So much for me being a smug New Englander who thinks that the Northeast is intellectually superior to the peckerwood hellholes of the Confederacy. Hot on the heels of Maine voters deciding that they don’t want all eight gay couples who live in Maine to have the right to marry who they want, Rhode Island Governor Carcieri vetoed a bill that would allow domestic partners to make funeral arrangements for each other. (source)
In his veto message, Republican Carcieri said: “This bill represents a disturbing trend over the past few years of the incremental erosion of the principles surrounding traditional marriage, which is not the preferred way to approach this issue. (source)
Yeah, because allowing someone who has lived with their partner for 17 years to make funeral arrangements for them would just destroy the bond that I have with my wife.
The domestic partner funeral arrangements bill arose from legislative sympathy, even from those in the Rhode Island state assembly who oppose full marriage rights for all Rhode Island citizens.
At a hearing this year on one of the stalled bills to allow same-sex marriage, Mark S. Goldberg told a Senate committee about his months-long battle last fall to persuade state authorities to release to him the body of his partner of 17 years, Ron Hanby, so he could grant Hanby’s wish for cremation — only to have that request rejected because “we were not legally married or blood relatives.”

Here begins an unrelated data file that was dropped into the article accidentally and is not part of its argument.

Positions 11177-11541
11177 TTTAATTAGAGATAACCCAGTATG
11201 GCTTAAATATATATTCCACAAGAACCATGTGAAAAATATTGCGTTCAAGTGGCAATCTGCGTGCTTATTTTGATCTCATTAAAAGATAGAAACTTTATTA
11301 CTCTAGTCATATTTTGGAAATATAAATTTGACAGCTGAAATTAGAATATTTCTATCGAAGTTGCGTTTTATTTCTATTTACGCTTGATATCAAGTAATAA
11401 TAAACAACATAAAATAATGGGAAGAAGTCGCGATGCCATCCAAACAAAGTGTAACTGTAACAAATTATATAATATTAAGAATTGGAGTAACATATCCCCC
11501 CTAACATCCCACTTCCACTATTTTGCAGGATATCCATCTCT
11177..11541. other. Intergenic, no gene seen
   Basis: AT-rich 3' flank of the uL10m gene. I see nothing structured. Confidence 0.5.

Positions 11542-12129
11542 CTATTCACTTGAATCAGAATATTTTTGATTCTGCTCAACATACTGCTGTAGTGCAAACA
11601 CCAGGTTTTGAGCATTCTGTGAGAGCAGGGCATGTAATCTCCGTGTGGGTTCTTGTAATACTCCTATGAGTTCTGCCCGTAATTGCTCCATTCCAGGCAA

Goldberg said he tried to show the police and the state medical examiner’s office “our wills, living wills, power of attorney and marriage certificate” from Connecticut, but “no one was willing to see these documents.”
He said he was told the medical examiner’s office was required to conduct a two-week search for next of kin, but the medical examiner’s office waited a full week before placing the required ad in a newspaper. And then when no one responded, he said, they “waited another week” to notify another state agency of an unclaimed body.
After four weeks, he said, a Department of Human Services employee “took pity on me and my plight … reviewed our documentation and was able to get all parties concerned to release Ron’s body to me,” but then the cremation society refused to cremate Ron’s body.
“On the same day, I contacted the Massachusetts Cremation Society and they were more than willing to work with me and cremate Ron’s body,” and so, “on November 6, 2008, I was able to finally pick up Ron’s remains and put this tragedy to rest.”
“I felt as if I was treated not as a second-class citizen, but as a noncitizen,” Goldberg told the Senate Judiciary Committee, an hour into the first hearing this year in the 13-year push by gay-rights advocates for the right to marry in Rhode Island, and the pushback from the Roman Catholic Church and other opponents. (source)
Well I sure am glad that my marriage is protected from heathens like Goldberg.